High resolution spectra of holmium monofluoride, HoF and holmium monochloride, HoCl, prepared in a laser ablation source, have been obtained using laser induced fluorescence. Spectra of the A[19.1]9-X8 0-0 and 1-0 and B[21.68]8-X8 0-0 bands of HoF and the A[15.6]9-X8 0-0 band of HoCl all show resolved hyperfine structure. Analysis of the spectra yielded magnetic hyperfine parameters, h = 0.2240(5), 0.2210(6), 0.2177(6) and 0.2488(5) cm-1 for the X (v = 0), A (v = 0 and 1) and B (v = 0) states of HoF and 0.2355(32) and 0.2448(29) cm-1 for the X (v = 0) and A (v = 0) states of HoCl, respectively. The following quadrupole coupling constants were obtained for the above six states; eQq0(HoF) = -0.0874(67), -0.0586(44), -0.0579(56), -0.0840(64) cm-1 and eQq0(HoCl) = -0.082(11), -0.060(11) cm-1. Comparison with previously determined values for HoO and HoS show that the ground state magnetic hyperfine structure in HoF and HoCl is entirely due to the Ho 4f electron and is consistent with the ground state, X8, configuration of Ho+{4f10(5I8)6s2}X- (X = F, Cl). Calculations of the ground state magnetic, h(X8), and quadrupole, eQq0(X8) hyperfine parameters from atomic hyperfine parameters are found to be consistent with the observed values for both molecules. © 2015 Elsevier Inc. All rights reserved. Source

Drouin B.J.,Jet Propulsion Laboratory | Pearson J.C.,Jet Propulsion Laboratory | Dick M.J.,Bubble Technology Industries Inc.
Physical Review A - Atomic, Molecular, and Optical Physics | Year: 2010

This response describes the authors' reaction to a critique of recent work on the ultracold physics of water. The possibility of spin-selective adsorption occurring in the context of the collisional cooling experiment is discussed. © 2010 The American Physical Society. Source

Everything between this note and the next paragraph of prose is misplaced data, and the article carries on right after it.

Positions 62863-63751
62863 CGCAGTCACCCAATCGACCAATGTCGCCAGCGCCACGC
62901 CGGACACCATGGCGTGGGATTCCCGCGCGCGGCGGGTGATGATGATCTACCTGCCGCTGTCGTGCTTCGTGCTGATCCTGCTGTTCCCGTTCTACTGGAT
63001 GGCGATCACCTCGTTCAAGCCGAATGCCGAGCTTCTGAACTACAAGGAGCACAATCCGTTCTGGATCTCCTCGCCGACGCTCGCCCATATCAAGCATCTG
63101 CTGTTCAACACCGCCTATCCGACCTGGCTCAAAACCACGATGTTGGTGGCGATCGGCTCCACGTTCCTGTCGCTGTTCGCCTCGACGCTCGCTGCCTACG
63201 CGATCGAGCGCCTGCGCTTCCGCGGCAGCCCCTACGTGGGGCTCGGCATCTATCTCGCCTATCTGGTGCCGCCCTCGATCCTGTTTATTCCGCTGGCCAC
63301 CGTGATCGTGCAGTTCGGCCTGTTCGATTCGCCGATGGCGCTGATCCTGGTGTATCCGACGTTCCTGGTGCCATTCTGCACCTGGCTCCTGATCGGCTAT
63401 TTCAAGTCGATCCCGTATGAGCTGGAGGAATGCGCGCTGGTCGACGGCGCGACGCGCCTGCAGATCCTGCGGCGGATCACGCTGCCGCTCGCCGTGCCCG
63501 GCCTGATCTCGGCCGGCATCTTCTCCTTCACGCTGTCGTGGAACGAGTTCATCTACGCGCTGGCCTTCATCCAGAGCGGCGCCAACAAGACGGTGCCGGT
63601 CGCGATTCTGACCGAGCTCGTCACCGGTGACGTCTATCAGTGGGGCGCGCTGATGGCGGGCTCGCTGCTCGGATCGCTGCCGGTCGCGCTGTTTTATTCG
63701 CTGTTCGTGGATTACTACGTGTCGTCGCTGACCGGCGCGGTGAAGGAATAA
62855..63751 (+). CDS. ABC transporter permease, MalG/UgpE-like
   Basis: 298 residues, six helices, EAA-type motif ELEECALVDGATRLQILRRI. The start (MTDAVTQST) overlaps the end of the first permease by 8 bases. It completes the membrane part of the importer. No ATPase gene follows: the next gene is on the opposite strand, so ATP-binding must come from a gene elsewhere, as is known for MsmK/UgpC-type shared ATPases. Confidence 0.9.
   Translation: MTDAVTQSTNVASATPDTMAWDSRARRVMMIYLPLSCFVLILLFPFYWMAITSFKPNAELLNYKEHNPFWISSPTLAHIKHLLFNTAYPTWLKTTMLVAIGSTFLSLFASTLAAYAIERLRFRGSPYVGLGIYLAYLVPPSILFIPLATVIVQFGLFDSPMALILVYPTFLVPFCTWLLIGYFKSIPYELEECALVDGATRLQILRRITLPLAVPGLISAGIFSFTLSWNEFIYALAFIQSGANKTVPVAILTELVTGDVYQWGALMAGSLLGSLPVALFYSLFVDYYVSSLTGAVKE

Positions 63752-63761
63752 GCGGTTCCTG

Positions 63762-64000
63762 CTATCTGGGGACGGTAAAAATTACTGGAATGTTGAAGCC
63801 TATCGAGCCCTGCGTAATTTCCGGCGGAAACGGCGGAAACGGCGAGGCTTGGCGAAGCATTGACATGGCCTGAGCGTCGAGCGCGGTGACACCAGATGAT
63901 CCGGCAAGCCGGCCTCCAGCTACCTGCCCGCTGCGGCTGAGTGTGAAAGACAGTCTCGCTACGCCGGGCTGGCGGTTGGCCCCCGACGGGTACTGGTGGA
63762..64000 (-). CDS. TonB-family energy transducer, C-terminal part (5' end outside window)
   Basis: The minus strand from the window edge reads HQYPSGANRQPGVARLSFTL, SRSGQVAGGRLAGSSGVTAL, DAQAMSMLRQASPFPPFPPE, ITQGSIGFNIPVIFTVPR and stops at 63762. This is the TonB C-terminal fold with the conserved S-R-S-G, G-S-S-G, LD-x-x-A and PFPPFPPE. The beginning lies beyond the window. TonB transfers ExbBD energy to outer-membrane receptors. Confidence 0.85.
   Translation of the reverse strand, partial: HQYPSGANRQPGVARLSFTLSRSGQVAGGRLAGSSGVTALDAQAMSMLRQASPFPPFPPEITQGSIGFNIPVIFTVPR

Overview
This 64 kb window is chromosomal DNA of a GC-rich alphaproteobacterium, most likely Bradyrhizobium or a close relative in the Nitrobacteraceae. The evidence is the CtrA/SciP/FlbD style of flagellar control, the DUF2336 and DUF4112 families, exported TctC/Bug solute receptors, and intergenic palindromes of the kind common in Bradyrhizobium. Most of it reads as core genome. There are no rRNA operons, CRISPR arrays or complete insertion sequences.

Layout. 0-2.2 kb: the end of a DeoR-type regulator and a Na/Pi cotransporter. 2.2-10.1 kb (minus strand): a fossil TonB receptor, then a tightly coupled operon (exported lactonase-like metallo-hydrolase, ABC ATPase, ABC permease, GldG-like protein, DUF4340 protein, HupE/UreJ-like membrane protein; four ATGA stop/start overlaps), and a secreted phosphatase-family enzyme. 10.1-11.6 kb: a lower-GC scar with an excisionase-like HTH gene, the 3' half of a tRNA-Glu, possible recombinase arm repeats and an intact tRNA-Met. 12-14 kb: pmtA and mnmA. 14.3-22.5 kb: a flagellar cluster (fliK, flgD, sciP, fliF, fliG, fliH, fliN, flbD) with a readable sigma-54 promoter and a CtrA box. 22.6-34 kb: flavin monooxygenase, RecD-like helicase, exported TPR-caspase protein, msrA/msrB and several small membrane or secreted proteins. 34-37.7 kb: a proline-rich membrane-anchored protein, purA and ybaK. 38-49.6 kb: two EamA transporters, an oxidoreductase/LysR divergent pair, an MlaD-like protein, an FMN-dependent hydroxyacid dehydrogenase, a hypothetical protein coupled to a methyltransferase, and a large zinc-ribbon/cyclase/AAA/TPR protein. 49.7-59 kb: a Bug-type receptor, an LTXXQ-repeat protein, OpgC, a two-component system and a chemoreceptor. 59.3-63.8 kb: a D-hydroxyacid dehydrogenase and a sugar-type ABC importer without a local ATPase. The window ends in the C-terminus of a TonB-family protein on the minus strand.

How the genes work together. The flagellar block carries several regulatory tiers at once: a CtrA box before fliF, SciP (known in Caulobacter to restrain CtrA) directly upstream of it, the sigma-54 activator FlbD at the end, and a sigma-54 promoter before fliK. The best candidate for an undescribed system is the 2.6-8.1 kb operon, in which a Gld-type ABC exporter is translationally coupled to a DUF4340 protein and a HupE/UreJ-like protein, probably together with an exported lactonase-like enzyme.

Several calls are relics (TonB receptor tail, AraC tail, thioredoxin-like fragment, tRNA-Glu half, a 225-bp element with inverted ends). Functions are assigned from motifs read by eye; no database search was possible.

McFee J.E.,Defence R and D Canada Suffield | Faust A.A.,Defence R and D Canada Suffield | Andrews H.R.,Bubble Technology Industries Inc. | Clifford E.T.H.,Bubble Technology Industries Inc. | Mosquera C.M.,Defence R and D Canada Suffield
Nuclear Instruments and Methods in Physics Research, Section A: Accelerators, Spectrometers, Detectors and Associated Equipment | Year: 2013

First generation thermal neutron activation (TNA) sensors, employing an isotopic source and NaI(Tl) gamma ray detectors, were deployed by Canadian Forces in 2002 as confirmation sensors on multi-sensor landmine detection systems. The second generation TNA detector is being developed with a number of improvements aimed at increasing sensitivity and facilitating ease of operation. Among these are an electronic neutron generator to increase sensitivity for deeper and horizontally displaced explosives; LaBr3(Ce) scintillators, to improve time response and energy resolution; improved thermal and electronic stability; improved sensor head geometry to minimize spatial response nonuniformity; and more robust data processing. The sensor is described, with emphasis on the improvements. Experiments to characterize the performance of the second generation TNA in detecting buried landmines and improvised explosive devices (IEDs) hidden in culverts are described. Performance results, including comparisons between the performance of the first and second generation systems are presented. © 2013 Elsevier B.V. All rights reserved. Source